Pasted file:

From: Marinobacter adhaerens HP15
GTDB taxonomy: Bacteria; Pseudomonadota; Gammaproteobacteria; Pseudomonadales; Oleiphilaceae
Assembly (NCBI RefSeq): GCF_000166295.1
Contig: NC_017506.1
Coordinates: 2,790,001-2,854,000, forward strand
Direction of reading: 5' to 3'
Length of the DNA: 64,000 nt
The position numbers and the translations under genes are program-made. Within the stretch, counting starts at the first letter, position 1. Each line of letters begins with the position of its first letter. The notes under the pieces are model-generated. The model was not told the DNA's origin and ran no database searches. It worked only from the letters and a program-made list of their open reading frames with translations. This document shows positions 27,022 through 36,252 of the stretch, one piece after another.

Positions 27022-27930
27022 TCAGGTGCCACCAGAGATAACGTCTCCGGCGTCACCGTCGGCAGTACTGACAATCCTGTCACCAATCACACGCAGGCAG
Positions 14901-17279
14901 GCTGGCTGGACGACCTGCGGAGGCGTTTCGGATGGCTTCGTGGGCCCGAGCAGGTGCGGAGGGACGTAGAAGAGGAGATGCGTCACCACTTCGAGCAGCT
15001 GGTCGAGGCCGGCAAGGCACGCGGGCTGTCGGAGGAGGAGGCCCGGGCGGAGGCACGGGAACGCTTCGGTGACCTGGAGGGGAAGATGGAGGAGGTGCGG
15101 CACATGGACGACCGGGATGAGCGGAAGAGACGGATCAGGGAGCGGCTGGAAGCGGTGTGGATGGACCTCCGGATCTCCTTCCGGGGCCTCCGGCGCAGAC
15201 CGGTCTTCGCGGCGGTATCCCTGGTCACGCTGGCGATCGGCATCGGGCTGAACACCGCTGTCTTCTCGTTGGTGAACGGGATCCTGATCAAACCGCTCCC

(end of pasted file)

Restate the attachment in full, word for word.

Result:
From: Marinobacter adhaerens HP15
GTDB taxonomy: Bacteria; Pseudomonadota; Gammaproteobacteria; Pseudomonadales; Oleiphilaceae
Assembly (NCBI RefSeq): GCF_000166295.1
Contig: NC_017506.1
Coordinates: 2,790,001-2,854,000, forward strand
Direction of reading: 5' to 3'
Length of the DNA: 64,000 nt
The position numbers and the translations under genes are program-made. Within the stretch, counting starts at the first letter, position 1. Each line of letters begins with the position of its first letter. The notes under the pieces are model-generated. The model was not told the DNA's origin and ran no database searches. It worked only from the letters and a program-made list of their open reading frames with translations. This document shows positions 27,022 through 36,252 of the stretch, one piece after another.

Positions 27022-27930
27022 TCAGGTGCCACCAGAGATAACGTCTCCGGCGTCACCGTCGGCAGTACTGACAATCCTGTCACCAATCACACGCAGGCAG
Positions 14901-17279
14901 GCTGGCTGGACGACCTGCGGAGGCGTTTCGGATGGCTTCGTGGGCCCGAGCAGGTGCGGAGGGACGTAGAAGAGGAGATGCGTCACCACTTCGAGCAGCT
15001 GGTCGAGGCCGGCAAGGCACGCGGGCTGTCGGAGGAGGAGGCCCGGGCGGAGGCACGGGAACGCTTCGGTGACCTGGAGGGGAAGATGGAGGAGGTGCGG
15101 CACATGGACGACCGGGATGAGCGGAAGAGACGGATCAGGGAGCGGCTGGAAGCGGTGTGGATGGACCTCCGGATCTCCTTCCGGGGCCTCCGGCGCAGAC
15201 CGGTCTTCGCGGCGGTATCCCTGGTCACGCTGGCGATCGGCATCGGGCTGAACACCGCTGTCTTCTCGTTGGTGAACGGGATCCTGATCAAACCGCTCCC